creating a facebook PAGE

After a few months on facebook, I realized a facebook PAGE would be a better fit for me than a PROFILE. What’s the difference? In a nutshell, profiles are for people and fun, pages are for businesses and work. Check out the following excerpt from the facebook terms of use:

“Pages are special profiles that may only be used to promote a business or other commercial, political, or charitable organization or endeavor (including non-profit organizations, political campaigns, bands, and celebrities).”

You put anything about your business on your facebook profile wall and you run the risk of having your facebook account suspended. It’s a violation of facebook terms of use. (more terms of use excerpts)

“You will not use your personal profile for your own commercial gain . . .”

and

“If you violate the letter or spirit of this Statement . . . we can stop providing all or part of Facebook to you. We will notify you by email or at the next time you attempt to access your account.”

I’ve read about such “notification.” The person logged in to facebook to discover his account was removed. All friend contact info gone. Everything gone. Bummer.

I also liked the fact that I could keep my page activity separate from my profile activity: (yet another terms of use excerpt)

“Please keep in mind that the fans of any of the Pages you administer will not have visibility or access to your personal account or profile.”

So I set out to create a facebook page. Logged into my facebook account, I couldn’t find anything to click on to create a page. Nuthin. However, logged OUT of facebook, the link is smack on the login page and somehow completely escaped my attention: (click to zoom in)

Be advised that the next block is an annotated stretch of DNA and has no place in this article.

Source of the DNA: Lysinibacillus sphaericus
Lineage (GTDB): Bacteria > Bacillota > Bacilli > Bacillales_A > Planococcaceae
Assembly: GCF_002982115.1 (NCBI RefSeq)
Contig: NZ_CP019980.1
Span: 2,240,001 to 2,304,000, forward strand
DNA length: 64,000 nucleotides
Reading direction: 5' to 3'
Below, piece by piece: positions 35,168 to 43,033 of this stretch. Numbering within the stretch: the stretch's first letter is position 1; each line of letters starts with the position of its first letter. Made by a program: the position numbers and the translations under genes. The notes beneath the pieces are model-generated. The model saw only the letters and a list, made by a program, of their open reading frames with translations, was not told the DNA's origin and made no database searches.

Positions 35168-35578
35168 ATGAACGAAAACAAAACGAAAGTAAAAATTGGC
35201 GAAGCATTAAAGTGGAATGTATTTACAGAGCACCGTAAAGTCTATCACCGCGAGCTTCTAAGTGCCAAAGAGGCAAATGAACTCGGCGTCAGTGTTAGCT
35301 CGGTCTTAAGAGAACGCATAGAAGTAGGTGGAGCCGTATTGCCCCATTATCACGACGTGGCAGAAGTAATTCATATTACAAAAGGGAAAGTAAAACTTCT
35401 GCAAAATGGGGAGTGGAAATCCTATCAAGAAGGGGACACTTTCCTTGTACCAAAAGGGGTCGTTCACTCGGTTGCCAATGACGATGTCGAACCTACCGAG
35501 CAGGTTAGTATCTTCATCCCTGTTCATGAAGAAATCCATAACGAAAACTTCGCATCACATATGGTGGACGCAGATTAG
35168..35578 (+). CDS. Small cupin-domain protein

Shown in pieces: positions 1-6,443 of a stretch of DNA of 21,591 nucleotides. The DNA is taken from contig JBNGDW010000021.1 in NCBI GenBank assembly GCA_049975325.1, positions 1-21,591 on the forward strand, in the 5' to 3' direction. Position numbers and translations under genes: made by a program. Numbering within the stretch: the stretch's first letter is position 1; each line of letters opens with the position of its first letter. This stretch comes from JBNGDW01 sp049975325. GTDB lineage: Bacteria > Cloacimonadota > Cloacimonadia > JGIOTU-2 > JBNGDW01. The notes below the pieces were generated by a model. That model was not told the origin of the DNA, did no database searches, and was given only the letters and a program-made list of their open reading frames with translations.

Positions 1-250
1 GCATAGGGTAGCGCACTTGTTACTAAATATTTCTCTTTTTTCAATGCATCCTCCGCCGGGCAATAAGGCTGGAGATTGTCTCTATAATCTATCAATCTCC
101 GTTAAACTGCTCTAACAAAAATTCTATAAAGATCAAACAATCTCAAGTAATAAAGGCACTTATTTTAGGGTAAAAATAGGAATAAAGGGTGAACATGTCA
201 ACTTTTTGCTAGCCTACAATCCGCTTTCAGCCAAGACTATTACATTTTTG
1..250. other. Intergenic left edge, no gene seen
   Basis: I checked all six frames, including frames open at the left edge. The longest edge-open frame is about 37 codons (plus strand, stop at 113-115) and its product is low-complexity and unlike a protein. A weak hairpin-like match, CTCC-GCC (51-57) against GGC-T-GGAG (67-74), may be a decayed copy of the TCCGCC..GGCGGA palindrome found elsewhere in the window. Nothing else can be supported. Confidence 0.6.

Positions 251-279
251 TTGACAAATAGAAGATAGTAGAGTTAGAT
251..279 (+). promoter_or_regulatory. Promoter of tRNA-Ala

If you want a link to get to the “create a page” page (pictured below) regardless of whether you’re logged in or not, type in:

http://www.facebook.com/pages/create.php target=”blank”

You’ll be faced with three options for the type of page you want to create. Don’t stress about this. The bottom line is that, depending on what you choose here, facebook will prompt you for different info, which you can fill in or not. Note that you currently CANNOT change the type later. To change your page type, you will have to delete it and create another one. Just don’t put a lot of time or effort in until you know what type of page you want to stick with. Until you make a final decision, you may want to put a check in the box marked “Do not make Page publicly visible at this time. (You will be able to edit and publish later.)”

The type of page you choose here will also automatically include certain common facebook apps for that type. However, your use of different facebook apps isn’t limited by the type of page you create. You can add any app you want later. The type of page just automatically adds some based on the most common apps used for a particular type of page.

After you’ve created your page, you will be faced with an option to link your page with twitter. (again, click to zoom in)

If you choose to link your facebook page to your twitter account, your facebook page updates will automatically tweet the first 140 characters of the update – including a shortlink back to the update so your followers can read the entire thing – and possibly become a fan of your page.

Last but not least, become a fan of your own page. It makes getting to your page from your facebook profile quick and easy. At your facebook profile page, click the “Info” tab and scroll down to the bottom. There’s your page! Click on it to continue customizing and adding content any time you want. You can also go to your page directly by typing in the URL, but until you get 25 fans of your page, you get a weird URL with a bunch of numbers at the end:

http://www.facebook.com/pages/Pragmatic-Computing/102258476476825?”

Once you get your 25 fans, you can request what’s sometimes referred to as a “vanity URL” and you can ditch the giant number at the end of your URL. (CLICK HERE for a post on how to request a vanity URL)

So what are you waiting for? Go make your facebook page! (And watch for more posts from Pragmatic Computing as I blog my way through my facebook page learning curve.)

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